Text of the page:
Walt Whitman Monument – Cloyne, Ontario - Atlas Obscura
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Cloyne, Ontario

Walt Whitman Monument

A massive, fading granite poem is all that remains of one Whitman superfan's tribute to the famous writer. 

Everyone has a favorite writer, but few take their love of literature as far as Flora MacDonald Denison, an Ontario-based inn owner who had her favorite poet’s words etched forever (well, sort of), into a granite cliff. 

Denison was already a successful Toronto business woman when she took over ownership of the Bon Echo Inn in 1910. An early feminist Denison had started the Canadian Suffrage Association with a number of like-minded female activists, and was also a staunch proponent of the arts, especially writing. When she and her husband took over the Bon Echo Inn, she turned it into a haven for artists and thinkers, a quiet place in the Ontario wilderness where they could work and relax.

Her true passion however, was the work of poet Walt Whitman. She started the Walt Whitman Club of Bon Echo around 1916, but in 1919 she put her fandom in stone, literally. Employing a pair of Scottish stonemasons, Denison had some of Whitman’s words etched into the granite cliff face near Mazinaw Lake in 1919, the 100-year anniversary of Whitman’s birth. The monument was dedicated to his “democratic ideals,” carrying the following passage,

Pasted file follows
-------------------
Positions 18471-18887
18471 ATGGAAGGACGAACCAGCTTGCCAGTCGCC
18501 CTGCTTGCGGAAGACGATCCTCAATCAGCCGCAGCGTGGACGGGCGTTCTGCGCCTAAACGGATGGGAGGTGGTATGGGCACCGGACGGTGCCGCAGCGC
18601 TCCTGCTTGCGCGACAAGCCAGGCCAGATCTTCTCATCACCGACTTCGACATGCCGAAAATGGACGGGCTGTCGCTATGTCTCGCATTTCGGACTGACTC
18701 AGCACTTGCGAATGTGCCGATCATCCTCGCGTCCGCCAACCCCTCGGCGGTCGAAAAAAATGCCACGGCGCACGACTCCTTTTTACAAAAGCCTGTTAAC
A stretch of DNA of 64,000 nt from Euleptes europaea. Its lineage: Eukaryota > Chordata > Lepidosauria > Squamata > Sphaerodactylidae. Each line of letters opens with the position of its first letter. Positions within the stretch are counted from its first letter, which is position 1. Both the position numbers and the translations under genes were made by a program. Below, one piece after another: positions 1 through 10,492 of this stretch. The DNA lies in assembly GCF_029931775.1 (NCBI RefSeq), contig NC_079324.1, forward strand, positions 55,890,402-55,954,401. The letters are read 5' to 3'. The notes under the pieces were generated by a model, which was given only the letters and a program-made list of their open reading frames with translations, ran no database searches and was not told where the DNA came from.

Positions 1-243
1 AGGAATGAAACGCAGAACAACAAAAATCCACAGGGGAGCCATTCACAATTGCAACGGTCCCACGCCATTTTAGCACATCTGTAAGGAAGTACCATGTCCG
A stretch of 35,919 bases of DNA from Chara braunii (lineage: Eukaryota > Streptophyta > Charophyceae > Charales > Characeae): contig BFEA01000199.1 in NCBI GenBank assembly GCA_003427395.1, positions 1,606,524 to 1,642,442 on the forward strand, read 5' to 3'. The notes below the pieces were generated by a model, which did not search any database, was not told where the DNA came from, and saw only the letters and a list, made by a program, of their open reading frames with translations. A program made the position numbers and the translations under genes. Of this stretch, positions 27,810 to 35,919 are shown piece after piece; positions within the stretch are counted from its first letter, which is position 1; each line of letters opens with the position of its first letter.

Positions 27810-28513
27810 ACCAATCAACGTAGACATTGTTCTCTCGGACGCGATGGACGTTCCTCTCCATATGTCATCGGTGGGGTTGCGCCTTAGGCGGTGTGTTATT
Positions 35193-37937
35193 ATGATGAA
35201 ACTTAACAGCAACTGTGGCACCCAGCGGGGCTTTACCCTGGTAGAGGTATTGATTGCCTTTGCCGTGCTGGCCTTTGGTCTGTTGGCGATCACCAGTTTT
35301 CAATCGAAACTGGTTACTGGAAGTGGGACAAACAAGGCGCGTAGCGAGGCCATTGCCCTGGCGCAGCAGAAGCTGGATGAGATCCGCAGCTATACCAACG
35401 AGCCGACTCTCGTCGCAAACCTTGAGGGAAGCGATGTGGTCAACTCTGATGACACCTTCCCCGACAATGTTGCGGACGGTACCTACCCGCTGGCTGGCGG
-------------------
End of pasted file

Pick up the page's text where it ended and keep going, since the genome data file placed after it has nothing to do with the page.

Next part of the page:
“MY FOOTHOLD IS TENON’D AND MORTISED IN GRANITEI LAUGH AT WHAT YOU CALL DISSOLUTIONAND I KNOW THE AMPLITUDE OF TIME.”

Today, nearly a hundred years later, the etching is almost completely weathered out of the stone, but it can still be found, a near immortal tribute to one of the greatest poets in history.